The Masque of Queens, Celebrated From the House of Fame is one of the earlier works in the series of masques that Ben Jonson composed for the House of Stuart in the early 17th century. Performed at Whitehall Palace on 2 February 1609, it marks a notable development in the masque form, in that Jonson defines and elaborates the anti-masque for the first time in its pages.
In his preceding masques, Jonson had been experimenting with elements of sharper opposition and variety: The Masque of Blackness (1605) and The Masque of Beauty (1608), both written for and featuring Queen Anne, form a contrasting and complementary pairing; Hymenaei (1606) contained two contrasting sets of masquers; and The Hue and Cry After Cupid (1608) featured twelve boy torchbearers "in antic attire." In the case of The Masque of Queens, Jonson writes that Queen Anne "had commanded me to think on some dance or show that might precede hers and have the place of a foil or false masque...." Jonson responded with a dance for a dozen female figures "in the habit of hags or witches...the opposites to good Fame...," to supply "a spectacle of strangeness...."
A mistress witch and her eleven disciples all dance, then each witch testifies her crimes and outrages to her mistress, before they fall once again into "a magical dance, full of preposterous change and gesticulation." Their antics are interrupted and dispelled by the intrusion of the masque proper: the House of Fame is displayed, with twelve virtuous Queens, their apotheosis being "Bel-Anna." In addition to Anne, the roles of the Queens were filled by eleven ladies of the court:
In this and the masques that followed at Court, the characters in the masque proper were generally "personated" by members of the Court; but the undignified anti-masque roles were filled by professional actors from the organized companies.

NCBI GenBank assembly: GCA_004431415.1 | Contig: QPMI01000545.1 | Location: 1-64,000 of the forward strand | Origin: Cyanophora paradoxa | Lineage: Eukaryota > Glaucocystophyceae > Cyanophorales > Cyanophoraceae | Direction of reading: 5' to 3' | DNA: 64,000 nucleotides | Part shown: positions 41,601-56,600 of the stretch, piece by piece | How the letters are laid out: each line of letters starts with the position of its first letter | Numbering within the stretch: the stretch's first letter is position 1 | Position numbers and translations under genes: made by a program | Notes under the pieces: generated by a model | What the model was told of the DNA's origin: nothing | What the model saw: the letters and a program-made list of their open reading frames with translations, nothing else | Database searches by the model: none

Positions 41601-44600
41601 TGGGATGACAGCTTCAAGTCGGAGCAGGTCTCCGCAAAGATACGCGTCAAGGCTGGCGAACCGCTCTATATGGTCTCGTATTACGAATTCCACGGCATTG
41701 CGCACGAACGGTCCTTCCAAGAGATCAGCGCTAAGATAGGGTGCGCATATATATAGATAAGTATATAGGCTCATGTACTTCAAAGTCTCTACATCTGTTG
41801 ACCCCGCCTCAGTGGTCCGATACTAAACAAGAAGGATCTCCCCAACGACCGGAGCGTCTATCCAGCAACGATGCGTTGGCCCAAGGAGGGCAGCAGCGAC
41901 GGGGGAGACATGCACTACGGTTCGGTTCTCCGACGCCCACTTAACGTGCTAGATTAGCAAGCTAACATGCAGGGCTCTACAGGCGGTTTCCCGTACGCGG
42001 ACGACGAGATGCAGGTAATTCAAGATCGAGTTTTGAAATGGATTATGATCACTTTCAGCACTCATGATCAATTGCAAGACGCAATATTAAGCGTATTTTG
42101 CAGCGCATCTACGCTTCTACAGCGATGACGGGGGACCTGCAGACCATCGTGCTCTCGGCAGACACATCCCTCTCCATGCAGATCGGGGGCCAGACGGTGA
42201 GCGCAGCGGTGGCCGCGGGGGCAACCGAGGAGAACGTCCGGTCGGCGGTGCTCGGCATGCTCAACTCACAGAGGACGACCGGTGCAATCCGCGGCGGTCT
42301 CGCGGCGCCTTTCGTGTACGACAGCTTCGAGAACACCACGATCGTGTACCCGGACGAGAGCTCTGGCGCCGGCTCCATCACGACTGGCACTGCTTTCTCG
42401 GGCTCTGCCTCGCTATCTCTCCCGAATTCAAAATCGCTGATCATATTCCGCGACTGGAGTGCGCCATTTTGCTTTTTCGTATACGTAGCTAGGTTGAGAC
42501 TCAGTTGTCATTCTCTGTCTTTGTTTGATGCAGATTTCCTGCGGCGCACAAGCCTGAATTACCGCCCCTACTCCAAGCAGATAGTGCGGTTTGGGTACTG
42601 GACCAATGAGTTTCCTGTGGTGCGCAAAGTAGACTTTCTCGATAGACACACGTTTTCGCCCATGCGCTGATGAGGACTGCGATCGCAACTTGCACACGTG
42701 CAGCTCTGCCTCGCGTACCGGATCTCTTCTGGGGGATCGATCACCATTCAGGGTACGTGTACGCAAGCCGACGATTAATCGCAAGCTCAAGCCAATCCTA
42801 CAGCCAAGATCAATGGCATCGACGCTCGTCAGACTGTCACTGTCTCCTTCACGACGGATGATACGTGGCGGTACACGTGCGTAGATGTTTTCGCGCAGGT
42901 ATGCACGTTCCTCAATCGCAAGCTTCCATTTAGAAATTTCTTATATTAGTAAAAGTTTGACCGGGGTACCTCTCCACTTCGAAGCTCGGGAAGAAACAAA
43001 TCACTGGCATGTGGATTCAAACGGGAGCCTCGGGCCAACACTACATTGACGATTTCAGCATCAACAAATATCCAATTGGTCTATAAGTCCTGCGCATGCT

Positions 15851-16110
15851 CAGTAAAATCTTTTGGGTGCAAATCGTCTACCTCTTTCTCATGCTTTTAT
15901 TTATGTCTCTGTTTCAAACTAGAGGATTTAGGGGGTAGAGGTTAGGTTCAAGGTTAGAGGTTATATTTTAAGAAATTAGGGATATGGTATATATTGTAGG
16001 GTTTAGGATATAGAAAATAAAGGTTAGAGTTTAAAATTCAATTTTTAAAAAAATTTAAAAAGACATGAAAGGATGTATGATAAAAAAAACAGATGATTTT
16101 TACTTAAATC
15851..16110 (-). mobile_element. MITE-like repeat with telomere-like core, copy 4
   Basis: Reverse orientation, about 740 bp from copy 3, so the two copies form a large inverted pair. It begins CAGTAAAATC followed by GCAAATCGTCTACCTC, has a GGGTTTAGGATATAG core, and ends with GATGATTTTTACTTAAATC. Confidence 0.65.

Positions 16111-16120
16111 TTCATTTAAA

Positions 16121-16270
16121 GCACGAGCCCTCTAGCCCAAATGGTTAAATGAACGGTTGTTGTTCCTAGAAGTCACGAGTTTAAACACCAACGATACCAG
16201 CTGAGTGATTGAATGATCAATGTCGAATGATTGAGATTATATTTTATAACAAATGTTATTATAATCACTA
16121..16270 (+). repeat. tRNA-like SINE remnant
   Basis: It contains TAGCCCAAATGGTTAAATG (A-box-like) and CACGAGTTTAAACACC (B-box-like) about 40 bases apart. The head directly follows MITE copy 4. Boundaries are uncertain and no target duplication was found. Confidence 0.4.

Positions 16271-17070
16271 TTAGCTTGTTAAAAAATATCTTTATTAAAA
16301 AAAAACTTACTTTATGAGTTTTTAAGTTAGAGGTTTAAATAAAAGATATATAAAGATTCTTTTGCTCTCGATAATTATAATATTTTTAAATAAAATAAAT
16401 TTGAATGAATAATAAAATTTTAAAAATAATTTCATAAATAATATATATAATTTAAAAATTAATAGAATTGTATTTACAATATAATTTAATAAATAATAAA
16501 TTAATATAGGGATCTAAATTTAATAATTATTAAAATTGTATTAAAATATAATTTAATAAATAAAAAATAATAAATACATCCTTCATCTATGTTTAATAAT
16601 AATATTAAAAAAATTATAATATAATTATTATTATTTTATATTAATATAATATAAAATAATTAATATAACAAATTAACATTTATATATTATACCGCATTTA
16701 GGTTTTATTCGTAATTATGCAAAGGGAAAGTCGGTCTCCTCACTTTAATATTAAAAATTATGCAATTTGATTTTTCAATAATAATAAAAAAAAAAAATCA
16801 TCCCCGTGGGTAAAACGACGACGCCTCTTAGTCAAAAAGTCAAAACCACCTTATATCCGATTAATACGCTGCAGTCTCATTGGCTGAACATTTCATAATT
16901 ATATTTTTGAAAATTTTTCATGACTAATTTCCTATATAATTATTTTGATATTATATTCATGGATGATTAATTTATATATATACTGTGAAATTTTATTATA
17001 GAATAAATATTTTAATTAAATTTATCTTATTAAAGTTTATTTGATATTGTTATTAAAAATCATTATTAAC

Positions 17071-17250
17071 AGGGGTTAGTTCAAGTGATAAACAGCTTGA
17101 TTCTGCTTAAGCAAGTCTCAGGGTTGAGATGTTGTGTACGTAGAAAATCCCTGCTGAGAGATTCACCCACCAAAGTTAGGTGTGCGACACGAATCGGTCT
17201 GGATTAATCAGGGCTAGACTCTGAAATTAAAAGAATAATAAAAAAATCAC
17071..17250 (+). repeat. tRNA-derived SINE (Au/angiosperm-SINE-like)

Jonson's use of witches in the anti-masque is an interesting commentary on the witch craze of the era. More generally, the invention of the anti-masque shaped the art form of the masque for the remainder of its life. Some modern critics, approaching the masque from a more skeptical if not jaundiced perspective than that of its creators and participants, see the anti-masque as a subversion of the surface intent of the performance. ("But this antimasque quite eclipses its masque. The queens are mere wax-works after the witches" — the verdict of The Cambridge History of English and American Literature.) In the end, the disorderly and disruptive forces of the anti-masque are always driven off by a re-established order (which is always "the established order"); but that order is presented in a hyper-idealized style that contrasts sharply with the flawed and limited humans who are enacting the parts (and the courtiers and other dependants in the audience know those flaws and limits all too well). In this interpretation, the anti-masque undermines the intention of the performance, giving it an effect opposite to the one intended. In the anti-masque, the Stuarts are, perhaps, unwittingly subverting their authority.
The Masque of Queens was published soon after its performance, by the command of Crown Prince Henry, with a dedication to the Crown Prince. The work was entered into the Stationers' Register on February 22, 1609, and the edition that followed was printed by Nicholas Okes for the booksellers Richard Bonian and Henry Walley. After its initial quarto printing in 1609, The Masque of Queens was one of the fourteen masques included by Jonson in the 1616 folio collection of his Works.
The work also exists in a manuscript in Jonson's hand, now Royal MS. 18 in the collection of the British Library.